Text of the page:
On this day 17th April, 1990, exactly 24 years ago, the PAC of Azania was robbed of one of its greatest leaders, Jafta Kgalabi Masemola – ‘The Tiger of Azania’, who died in a mysterious car crash or accident six months after spending over 26 years on Robben Island and other apartheid prisons. It will be remembered that Jafta Masemola, popularly known as ‘Bro Jeff’, and others including Judge Dikgang Moseneke were arrested on the night of the 21st March 1963 in Atteridgeville, some in Lady Selborne, Mamelodi, Hebron High School where Kilnerton Training Institution had been moved to. They were all underground operatives of the banned Pan Africanist Congress of Azania (PAC) at the time of Poqo the forerunner of the Azanian People’s Liberation Army (APLA). Prior to his arrest, he had been teaching at Atteridgeville (in a temporary capacity) then to Rama village (in a permanent capacity) and subsequently Banareng Primary School, at Atteridgeville, where Isaac Rammopo Makhudu was Principal.
He was charged with 15 others and sentenced to life imprisonment by Mr. Justice Cilliers sitting with two assessors in the Pretoria Supreme Court on July 2, 1963 for conspiracy to commit acts of sabotage and overthrowing the government by violent means. The other PAC-Poqo activists who were sentenced to life imprisonment and incarcerated on Robben Island with Jafta Masemola included John Nkosi (still alive), Ike Mthimunye (still alive), Philemon Tefu (no more), Samuel ‘Chips’ Chibane (no more), Dimake ‘Pro’ Malepe (no more). Jafta Masemola spent 23 years on Robben Island and the rest in the Sun City Prison from where he was released on October 10, 1989. The very day he was released he was flown to Cape Town to meet Nelson Mandela at Victor Verster Prison. After his meeting with Mandela, he was flown back to Johannesburg where he joined Walter Sisulu, Mkwayi, Kathrada, Motsoaledi and Mlangeni who were also released at that time.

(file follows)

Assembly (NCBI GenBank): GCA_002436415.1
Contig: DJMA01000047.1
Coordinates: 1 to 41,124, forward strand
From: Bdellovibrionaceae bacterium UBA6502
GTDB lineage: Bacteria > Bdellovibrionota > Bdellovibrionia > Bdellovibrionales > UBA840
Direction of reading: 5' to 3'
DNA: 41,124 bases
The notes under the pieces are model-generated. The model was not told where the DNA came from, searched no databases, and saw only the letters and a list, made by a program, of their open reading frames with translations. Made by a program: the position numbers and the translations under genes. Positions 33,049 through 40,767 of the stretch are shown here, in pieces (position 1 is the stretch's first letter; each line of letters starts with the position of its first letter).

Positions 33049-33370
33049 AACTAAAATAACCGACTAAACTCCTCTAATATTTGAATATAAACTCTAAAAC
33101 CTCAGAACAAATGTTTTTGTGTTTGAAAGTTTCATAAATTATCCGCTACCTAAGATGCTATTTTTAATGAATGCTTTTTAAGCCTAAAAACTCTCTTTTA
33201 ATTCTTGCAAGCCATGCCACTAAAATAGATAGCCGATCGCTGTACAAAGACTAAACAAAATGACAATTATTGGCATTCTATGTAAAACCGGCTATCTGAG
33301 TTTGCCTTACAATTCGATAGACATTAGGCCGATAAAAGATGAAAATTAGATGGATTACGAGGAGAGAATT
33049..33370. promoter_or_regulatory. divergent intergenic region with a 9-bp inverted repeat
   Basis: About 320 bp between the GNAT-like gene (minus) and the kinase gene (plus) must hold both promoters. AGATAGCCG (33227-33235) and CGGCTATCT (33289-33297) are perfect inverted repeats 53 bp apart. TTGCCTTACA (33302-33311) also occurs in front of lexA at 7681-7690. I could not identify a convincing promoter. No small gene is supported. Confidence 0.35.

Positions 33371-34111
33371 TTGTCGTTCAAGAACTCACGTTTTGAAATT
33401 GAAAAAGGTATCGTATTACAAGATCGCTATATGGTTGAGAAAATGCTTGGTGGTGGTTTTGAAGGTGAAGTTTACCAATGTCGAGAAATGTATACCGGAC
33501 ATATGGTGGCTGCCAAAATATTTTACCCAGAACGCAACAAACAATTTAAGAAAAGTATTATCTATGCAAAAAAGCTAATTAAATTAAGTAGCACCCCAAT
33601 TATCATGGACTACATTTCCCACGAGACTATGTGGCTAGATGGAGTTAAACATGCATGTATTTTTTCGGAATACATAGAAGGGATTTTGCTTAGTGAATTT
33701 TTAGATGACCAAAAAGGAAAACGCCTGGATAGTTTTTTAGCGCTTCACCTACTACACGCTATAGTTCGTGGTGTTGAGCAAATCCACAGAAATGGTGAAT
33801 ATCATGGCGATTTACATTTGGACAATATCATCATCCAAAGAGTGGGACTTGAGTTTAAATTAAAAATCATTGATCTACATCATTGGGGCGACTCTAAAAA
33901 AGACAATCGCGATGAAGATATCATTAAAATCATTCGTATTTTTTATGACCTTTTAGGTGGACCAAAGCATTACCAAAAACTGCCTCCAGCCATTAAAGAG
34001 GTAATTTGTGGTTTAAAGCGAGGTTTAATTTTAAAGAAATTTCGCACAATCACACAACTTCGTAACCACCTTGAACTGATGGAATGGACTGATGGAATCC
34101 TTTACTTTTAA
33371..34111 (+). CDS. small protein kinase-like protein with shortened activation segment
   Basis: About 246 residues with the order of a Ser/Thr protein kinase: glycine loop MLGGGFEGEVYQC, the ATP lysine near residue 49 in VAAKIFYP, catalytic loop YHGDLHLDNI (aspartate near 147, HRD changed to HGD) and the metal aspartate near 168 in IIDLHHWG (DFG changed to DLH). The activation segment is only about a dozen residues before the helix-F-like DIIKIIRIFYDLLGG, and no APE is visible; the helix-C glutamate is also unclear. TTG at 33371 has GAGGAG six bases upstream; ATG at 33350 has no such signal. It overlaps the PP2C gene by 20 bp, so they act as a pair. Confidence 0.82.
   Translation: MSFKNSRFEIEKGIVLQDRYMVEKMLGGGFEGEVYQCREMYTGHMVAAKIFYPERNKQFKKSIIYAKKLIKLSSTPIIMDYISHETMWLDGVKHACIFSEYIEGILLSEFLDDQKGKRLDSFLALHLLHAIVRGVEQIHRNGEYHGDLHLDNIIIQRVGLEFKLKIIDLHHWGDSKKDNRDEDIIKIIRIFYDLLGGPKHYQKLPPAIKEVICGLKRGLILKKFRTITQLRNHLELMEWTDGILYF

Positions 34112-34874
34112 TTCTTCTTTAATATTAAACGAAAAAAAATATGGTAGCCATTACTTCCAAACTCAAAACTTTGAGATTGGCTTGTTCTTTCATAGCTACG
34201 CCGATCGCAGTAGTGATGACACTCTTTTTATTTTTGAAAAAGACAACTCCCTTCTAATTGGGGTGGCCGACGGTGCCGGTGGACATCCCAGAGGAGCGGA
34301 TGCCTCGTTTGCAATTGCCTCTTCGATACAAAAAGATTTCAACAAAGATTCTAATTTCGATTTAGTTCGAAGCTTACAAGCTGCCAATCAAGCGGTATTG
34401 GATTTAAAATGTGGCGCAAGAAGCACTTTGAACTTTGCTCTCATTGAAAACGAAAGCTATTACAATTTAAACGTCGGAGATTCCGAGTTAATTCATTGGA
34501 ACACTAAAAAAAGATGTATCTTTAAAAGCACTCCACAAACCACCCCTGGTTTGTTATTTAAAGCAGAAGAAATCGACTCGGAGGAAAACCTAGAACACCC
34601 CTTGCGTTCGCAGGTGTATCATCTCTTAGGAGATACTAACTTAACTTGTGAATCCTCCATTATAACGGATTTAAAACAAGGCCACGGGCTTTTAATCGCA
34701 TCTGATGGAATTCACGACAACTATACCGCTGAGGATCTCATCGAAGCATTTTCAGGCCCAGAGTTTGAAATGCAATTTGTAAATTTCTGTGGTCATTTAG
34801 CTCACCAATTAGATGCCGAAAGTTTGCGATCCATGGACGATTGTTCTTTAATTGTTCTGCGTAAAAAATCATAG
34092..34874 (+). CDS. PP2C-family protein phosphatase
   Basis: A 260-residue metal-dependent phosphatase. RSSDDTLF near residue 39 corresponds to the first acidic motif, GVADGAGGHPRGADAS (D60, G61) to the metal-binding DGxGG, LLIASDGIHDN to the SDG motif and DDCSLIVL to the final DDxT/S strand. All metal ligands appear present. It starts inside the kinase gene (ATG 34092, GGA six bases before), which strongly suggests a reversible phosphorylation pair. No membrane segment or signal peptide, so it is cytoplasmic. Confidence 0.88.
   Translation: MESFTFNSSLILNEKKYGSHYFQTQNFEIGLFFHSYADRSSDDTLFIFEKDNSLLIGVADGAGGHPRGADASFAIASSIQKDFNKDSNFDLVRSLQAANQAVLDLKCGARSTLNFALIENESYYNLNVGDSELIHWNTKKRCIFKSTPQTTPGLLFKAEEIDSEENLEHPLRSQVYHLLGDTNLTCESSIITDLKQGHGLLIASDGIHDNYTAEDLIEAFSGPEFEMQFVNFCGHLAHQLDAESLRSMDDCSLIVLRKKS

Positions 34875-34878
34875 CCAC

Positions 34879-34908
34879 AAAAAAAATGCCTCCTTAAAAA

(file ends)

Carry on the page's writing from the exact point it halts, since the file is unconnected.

On arrival at his home on 26 Makgatho street, Atteridgeville, Jafta arrived to a jubilant welcome from neighbours, friends, family members, former students and PAC members including Zephania Mothopeng, then President of the PAC. Jafta did not waste time. He immediately plunged into intense political activities travelling the length and breath of the country reviving and establishing PAC structures. In Atteridgeville, the people organised a home-coming celebration which attracted a huge crowd that filled the super stadium. This event unsettled the apartheid authorities who intervened and sent the police to disperse the crowd. Jafta had to be whisked out of the stadium before he could address the people that had come to welcome him. This was the beginning of strict surveillance on his life and activities. It is evident that his movements were closely watched and followed because the day he died he was not accompanied by anybody.
Jafta was a tireless and great organizer; a powerful speaker; disciplined, incorruptible, committed, fearless, selfless, straightforward and uncompromising; that is why the apartheid authorities feared and hated him because he was not the type to do business with. He was not amenable for their liking. He was like Sobukwe and Mothopeng. And like these leaders, he died at the time when PAC needed a leader of his caliber, stature and credentials. As we remember Jafta on this day, let us stop looking for a leader; let us build and develop leaders of tomorrow who will sustain this party into the future. The PAC will finally not survive if it continues to be as divided and fragmented as it is currently. The PAC must unite to become effective and thus restore its image and the dignity of the Great Mangaliso Robert Sobukwe, Zephania Lekoane Mothopeng -‘The Lion of Azania’and Jafta Kgalabi Masemola – ‘The Tiger of Azania’ and of all other PAC stalwarts and struggle heroes who served, suffered and sacrificed for national liberation, self-determination and social emancipation of the indigenous African people of this country and the entire African continent.
By Molefe Ike Mafole
The writer is a member of the Azania People’s Liberation Army (APLA) Military Veterans Association and a member of the PAC of Azania. He can be contacted on 072 630 2206.